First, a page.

An irate judge halted the prosecution of 42 criminal defendants Wednesday, saying the city's underfunded public defender's office isn't providing adequate representation.

State Judge Arthur Hunter also ordered 16 of the defendants released from jail even though they have not made bail. However, he acknowledged that a state appeals court would not allow that to happen immediately.

Hunter had ordered the 42 people freed last month but delayed that ruling until a hearing Wednesday. He has not dismissed the charges, most of which are drug-related.

Hunter also set a May 7 hearing for dozens of other defendants who he said are poor but cannot get adequate representation from the Office of Indigent Defenders.

"I'm up to an additional 40 people since March 26 who don't have lawyers, period," Hunter said Wednesday before the hearing. "It's not inadequate representation in these cases, it's no representation."

At the hearing, Republican state Rep. Danny Martiny, who chairs a legislative task force on indigent defense, said he's filing a bill that would set up a statewide indigent defense board, replacing the state's 41 local boards.

"The bill would transfer power to a single public defenders board," Martiny said. "Right now, there are no unified standards, no accountability. If this bill passes, that would change."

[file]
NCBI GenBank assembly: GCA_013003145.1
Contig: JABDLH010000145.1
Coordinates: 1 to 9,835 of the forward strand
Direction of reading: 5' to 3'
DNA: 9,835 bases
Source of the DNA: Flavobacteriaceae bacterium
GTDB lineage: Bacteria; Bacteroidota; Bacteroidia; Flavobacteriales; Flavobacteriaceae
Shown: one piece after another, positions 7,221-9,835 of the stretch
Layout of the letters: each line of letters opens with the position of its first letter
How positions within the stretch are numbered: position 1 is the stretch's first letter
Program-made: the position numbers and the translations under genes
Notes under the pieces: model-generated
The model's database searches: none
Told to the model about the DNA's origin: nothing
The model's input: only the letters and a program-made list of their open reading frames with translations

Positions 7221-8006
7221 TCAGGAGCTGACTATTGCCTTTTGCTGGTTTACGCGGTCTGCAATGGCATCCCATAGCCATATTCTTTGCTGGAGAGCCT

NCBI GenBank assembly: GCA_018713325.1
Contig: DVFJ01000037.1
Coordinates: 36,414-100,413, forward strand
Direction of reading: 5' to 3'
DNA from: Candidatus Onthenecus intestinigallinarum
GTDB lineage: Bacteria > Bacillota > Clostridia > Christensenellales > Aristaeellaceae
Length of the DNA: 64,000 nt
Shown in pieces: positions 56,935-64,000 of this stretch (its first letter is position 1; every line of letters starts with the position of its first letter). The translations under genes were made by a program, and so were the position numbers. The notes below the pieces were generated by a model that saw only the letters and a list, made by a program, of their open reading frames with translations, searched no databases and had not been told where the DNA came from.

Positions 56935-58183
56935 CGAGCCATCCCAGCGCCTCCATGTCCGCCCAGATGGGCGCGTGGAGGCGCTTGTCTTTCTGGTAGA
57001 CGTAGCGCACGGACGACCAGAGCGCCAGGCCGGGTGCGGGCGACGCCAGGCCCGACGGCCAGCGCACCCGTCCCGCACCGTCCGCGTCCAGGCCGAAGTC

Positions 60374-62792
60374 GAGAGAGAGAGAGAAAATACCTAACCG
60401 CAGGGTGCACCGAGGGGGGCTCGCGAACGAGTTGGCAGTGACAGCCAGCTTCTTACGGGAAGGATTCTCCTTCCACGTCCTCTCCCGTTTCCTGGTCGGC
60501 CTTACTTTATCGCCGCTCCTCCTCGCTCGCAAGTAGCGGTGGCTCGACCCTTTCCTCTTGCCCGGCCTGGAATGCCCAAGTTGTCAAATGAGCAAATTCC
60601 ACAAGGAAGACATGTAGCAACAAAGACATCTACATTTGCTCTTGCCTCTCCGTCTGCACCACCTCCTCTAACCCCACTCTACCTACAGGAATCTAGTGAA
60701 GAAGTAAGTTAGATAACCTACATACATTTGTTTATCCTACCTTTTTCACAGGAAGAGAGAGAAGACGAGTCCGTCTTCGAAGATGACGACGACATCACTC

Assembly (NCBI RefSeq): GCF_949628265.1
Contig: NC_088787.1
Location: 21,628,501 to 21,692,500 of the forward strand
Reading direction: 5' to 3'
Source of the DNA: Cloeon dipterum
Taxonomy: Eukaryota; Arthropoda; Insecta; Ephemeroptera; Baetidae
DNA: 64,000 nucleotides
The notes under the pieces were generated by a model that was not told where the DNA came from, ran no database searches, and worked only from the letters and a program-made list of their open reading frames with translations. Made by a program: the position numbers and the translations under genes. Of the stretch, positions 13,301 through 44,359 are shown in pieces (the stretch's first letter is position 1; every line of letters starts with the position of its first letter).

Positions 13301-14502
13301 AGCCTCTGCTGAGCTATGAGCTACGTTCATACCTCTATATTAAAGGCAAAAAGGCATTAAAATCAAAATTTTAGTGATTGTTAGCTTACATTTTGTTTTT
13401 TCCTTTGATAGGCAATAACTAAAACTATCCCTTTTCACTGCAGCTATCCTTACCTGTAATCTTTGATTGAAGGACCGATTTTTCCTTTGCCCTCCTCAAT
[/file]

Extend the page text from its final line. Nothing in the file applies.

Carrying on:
Last year, Gov. Kathleen Blanco persuaded lawmakers to double state funding for indigent defense statewide, from $10 million to $20 million annually. Martiny said he expects the Legislature to approve an additional $7 million this year.

Hunter, however, noted that a Justice Department study found Orleans Parish alone needs $7 million to $10 million annually to adequately fund indigent defense.

About half of the 82 defendants Hunter said had no lawyers were already out on bail, the judge said. Those defendants face charges ranging from possession of marijuana to aggravated rape, he said.

Powell Miller, the public defender assigned to Hunter's court, said he has more than 160 clients and could not give adequate representation to the 42 in question.

Assistant District Attorney David Pipes argued that prosecution should go forward with the judge appointing private attorneys for the defendants. He planned to appeal Hunter's decision against appointing private attorneys.

Christine Lehmann, representing the public defender's office, said money on appointed attorneys would be better used to fund her office.

New Orleans has been beset with a huge backlog of cases since Hurricane Katrina. Courthouse traffic has been slowed by repairs, police have accused the district attorney of failing to prosecute many suspects and prosecutors have accused the police of not bringing them solid cases.

Hunter has been battling what he sees as the Office of Indigent Defenders' inability to adequately represent hundreds of poor defendants since Katrina.

Before the hurricane, three-quarters of the office's budget was financed by traffic court fines. That revenue dried up after Katrina devastated the Gulf Coast in 2005.

In October 2006, Hunter ordered four inmates released from a city jail and postponed their trials, saying their constitutional right to adequate legal counsel was being violated. A state appeals court sent the cases back to him for additional review.